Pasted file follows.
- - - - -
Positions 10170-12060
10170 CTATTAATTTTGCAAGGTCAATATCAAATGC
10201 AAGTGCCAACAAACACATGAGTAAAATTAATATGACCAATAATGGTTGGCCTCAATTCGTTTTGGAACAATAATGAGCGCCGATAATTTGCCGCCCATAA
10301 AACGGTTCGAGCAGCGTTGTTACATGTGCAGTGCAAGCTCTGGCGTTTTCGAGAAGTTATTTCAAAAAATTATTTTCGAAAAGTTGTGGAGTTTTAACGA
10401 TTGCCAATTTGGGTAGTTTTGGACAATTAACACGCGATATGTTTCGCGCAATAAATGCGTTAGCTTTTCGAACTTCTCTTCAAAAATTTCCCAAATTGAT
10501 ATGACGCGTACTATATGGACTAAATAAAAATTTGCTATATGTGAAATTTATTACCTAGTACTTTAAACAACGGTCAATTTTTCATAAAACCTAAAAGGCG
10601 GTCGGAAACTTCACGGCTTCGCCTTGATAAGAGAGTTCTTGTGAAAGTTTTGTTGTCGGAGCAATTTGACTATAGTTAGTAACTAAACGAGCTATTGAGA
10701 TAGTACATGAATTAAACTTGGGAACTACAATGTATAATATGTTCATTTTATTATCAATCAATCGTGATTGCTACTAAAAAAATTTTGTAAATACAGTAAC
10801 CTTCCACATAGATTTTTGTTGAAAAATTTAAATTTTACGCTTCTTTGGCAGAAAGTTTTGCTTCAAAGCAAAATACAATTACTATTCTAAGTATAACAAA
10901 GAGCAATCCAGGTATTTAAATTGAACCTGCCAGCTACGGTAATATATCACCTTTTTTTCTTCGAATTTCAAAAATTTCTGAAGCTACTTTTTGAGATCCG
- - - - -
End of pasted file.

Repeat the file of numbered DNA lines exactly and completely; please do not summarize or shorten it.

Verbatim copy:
Positions 10170-12060
10170 CTATTAATTTTGCAAGGTCAATATCAAATGC
10201 AAGTGCCAACAAACACATGAGTAAAATTAATATGACCAATAATGGTTGGCCTCAATTCGTTTTGGAACAATAATGAGCGCCGATAATTTGCCGCCCATAA
10301 AACGGTTCGAGCAGCGTTGTTACATGTGCAGTGCAAGCTCTGGCGTTTTCGAGAAGTTATTTCAAAAAATTATTTTCGAAAAGTTGTGGAGTTTTAACGA
10401 TTGCCAATTTGGGTAGTTTTGGACAATTAACACGCGATATGTTTCGCGCAATAAATGCGTTAGCTTTTCGAACTTCTCTTCAAAAATTTCCCAAATTGAT
10501 ATGACGCGTACTATATGGACTAAATAAAAATTTGCTATATGTGAAATTTATTACCTAGTACTTTAAACAACGGTCAATTTTTCATAAAACCTAAAAGGCG
10601 GTCGGAAACTTCACGGCTTCGCCTTGATAAGAGAGTTCTTGTGAAAGTTTTGTTGTCGGAGCAATTTGACTATAGTTAGTAACTAAACGAGCTATTGAGA
10701 TAGTACATGAATTAAACTTGGGAACTACAATGTATAATATGTTCATTTTATTATCAATCAATCGTGATTGCTACTAAAAAAATTTTGTAAATACAGTAAC
10801 CTTCCACATAGATTTTTGTTGAAAAATTTAAATTTTACGCTTCTTTGGCAGAAAGTTTTGCTTCAAAGCAAAATACAATTACTATTCTAAGTATAACAAA
10901 GAGCAATCCAGGTATTTAAATTGAACCTGCCAGCTACGGTAATATATCACCTTTTTTTCTTCGAATTTCAAAAATTTCTGAAGCTACTTTTTGAGATCCG